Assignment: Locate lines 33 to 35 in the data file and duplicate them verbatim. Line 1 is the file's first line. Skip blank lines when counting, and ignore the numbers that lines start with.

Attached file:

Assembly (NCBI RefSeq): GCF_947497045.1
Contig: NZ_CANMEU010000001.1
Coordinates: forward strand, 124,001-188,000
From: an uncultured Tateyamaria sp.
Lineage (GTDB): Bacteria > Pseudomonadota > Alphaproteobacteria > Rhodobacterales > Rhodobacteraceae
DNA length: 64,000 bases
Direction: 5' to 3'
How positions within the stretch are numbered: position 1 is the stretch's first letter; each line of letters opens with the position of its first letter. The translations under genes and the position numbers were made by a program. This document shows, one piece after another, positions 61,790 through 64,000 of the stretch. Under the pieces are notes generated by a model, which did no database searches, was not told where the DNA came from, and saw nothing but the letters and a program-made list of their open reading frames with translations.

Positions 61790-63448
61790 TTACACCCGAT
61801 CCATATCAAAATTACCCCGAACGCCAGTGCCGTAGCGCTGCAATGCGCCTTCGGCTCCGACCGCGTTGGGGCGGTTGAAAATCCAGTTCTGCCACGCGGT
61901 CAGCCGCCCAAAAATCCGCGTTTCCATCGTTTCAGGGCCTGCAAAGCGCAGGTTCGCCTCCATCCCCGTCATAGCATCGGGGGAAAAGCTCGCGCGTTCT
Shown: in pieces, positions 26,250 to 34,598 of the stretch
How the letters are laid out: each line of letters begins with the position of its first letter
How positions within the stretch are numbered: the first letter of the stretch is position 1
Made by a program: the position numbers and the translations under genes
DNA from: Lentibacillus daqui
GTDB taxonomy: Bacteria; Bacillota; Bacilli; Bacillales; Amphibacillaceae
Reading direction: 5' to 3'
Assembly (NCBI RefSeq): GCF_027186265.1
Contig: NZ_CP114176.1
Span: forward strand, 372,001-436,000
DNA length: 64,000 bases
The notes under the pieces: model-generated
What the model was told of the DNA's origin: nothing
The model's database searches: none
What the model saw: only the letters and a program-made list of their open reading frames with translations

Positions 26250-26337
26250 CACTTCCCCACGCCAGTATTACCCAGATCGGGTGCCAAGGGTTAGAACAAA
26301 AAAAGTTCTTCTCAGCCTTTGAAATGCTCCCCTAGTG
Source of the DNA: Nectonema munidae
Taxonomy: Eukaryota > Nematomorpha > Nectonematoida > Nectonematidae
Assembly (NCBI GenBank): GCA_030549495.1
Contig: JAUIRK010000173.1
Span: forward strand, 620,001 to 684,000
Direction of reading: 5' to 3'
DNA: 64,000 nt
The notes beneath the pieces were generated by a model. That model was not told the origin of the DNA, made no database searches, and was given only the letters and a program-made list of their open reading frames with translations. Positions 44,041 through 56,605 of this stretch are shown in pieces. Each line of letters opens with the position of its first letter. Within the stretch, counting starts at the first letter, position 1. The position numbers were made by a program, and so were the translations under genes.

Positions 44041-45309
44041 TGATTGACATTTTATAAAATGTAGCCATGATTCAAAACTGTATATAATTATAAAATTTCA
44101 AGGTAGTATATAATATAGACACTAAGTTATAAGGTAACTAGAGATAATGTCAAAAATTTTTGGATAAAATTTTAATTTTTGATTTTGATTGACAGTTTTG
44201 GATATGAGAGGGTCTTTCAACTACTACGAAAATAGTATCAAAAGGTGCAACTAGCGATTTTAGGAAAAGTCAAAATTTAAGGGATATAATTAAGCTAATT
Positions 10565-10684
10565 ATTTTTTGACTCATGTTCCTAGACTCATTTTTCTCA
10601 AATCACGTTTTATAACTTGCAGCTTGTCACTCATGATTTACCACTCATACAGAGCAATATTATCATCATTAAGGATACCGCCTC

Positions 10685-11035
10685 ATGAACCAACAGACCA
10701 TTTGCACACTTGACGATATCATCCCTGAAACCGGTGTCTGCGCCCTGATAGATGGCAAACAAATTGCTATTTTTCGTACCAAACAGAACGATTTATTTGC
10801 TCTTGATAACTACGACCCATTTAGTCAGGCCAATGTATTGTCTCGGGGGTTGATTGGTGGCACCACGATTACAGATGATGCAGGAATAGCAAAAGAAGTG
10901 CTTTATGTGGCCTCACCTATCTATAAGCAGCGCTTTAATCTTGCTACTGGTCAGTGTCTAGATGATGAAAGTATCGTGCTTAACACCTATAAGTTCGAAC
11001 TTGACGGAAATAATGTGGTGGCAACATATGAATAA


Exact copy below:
Assembly (NCBI GenBank): GCA_030549495.1
Contig: JAUIRK010000173.1
Span: forward strand, 620,001 to 684,000